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Digital Archive International History Declassified

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  • April 01, 1953

    Explanatory Note from Glukhov to the Ministry of Public Security of the DPRK

    Soviet Union’s role in fabrication of evidence blaming the US for using biological weapons in North Korea.

  • June 02, 1953

    Decision of the Party Control Commission of the CPSU CC regarding Comrade S.D. Ignatiev

    Ignatiev’s dismissal from the CPSU

  • February 06, 1970

    Letter, UNCURK Principal Secretary Kuzbari to UN Chef de Cabinet Narasimhan

    Principal Secretary of UNCURK Zouheir Kuzbari updates Chef de Cabinet C.V. Narasimhan on the request for the repatriation of passengers and crew of the KAL plane that landed in North Korea and the argument between ROK and Japanese governments over a reported germs deal between a Japanese firm and North Korean commercial representatives.

  • February 13, 1970

    Letter, UNCURK Principal Secretary Kuzbari to UN Chef de Cabinet Narasimhan

    Principal Secretary of UNCURK Zouheir Kuzbari updates Chef de Cabinet of the UN C.V. Narasimhan on the alleged Japanese government and DPRK commercial firm's germs deal.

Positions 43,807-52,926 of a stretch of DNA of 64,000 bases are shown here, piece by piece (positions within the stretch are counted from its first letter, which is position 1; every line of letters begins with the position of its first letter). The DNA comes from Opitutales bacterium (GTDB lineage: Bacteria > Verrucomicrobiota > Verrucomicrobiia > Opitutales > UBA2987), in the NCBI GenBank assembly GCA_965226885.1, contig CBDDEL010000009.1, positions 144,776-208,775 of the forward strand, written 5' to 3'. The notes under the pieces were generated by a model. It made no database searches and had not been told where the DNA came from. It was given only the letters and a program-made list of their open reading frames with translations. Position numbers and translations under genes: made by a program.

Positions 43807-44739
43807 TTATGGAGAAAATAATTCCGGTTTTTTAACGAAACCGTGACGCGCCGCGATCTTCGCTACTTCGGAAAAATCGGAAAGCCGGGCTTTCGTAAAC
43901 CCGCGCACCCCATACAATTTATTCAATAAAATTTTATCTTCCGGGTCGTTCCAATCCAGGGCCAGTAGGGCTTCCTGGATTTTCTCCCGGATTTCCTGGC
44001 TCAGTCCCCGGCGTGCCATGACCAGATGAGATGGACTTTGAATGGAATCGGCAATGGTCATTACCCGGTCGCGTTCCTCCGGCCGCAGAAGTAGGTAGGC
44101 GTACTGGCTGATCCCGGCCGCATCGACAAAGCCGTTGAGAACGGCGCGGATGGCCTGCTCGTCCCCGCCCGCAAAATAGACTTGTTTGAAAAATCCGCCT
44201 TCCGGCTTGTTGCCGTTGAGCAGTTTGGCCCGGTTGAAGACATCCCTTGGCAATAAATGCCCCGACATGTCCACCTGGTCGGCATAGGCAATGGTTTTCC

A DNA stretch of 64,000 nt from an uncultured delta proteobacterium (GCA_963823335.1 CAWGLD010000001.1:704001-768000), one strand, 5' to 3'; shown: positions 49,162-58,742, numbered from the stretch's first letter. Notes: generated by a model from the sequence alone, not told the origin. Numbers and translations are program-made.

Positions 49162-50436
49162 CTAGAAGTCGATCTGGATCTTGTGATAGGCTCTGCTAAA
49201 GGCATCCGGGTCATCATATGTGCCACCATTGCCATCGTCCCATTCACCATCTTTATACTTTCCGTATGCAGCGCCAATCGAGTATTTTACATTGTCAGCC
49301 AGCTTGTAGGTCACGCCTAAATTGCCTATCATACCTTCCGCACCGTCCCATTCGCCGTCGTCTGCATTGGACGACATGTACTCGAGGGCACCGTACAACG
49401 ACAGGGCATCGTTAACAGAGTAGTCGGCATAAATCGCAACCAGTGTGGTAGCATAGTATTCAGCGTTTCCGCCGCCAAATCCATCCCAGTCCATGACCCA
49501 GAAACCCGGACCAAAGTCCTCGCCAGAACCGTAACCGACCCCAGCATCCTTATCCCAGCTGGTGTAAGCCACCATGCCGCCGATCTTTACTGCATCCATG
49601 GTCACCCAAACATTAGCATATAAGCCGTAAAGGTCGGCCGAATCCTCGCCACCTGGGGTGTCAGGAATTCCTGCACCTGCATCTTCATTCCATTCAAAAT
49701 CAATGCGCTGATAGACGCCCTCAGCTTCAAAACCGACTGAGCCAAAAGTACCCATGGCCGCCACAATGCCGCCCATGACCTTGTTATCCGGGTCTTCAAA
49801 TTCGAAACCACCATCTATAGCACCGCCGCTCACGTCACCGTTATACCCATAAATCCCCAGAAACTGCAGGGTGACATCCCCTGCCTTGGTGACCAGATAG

• February 23, 1970

    Letter, Anti-Communist League Secretary-General Jose Ma. Hernandez, Concerning North Korean Aggressions

    Secretary-General of the World Anti-Communist League Jose Ma. Hernandez raises a call to arms to the Red Cross and United Nations in response to North Korean KAL hijacking and potential biological warfare.

  • September 29, 1987

    Memorandum on South African Military Policy on Biological and Chemical Warfare, and accompanying attachments

    South African Memorandum on the country's military policy on biological and chemical warfare, and accompanying attachments.

  • July, 1991

    National Intelligence Estimate, NIE 5-91C, 'Prospects for Special Weapons Proliferation and Control'

    With the term “weapons of mass destruction” having not yet fully come into general usage, this NIE used the term “special weapons” to describe nuclear, biological, and chemical weapons (formerly the term “special weapons” was sometimes used to describe nuclear weapons only). With numerous excisions, including the names of some countries in the sections on “East Asia and the Pacific” and “Central America,” this wide-ranging estimate provides broad-brushed, sometimes superficial, pictures of the situations in numerous countries along with coverage of international controls to halt sensitive technology exports to suspect countries.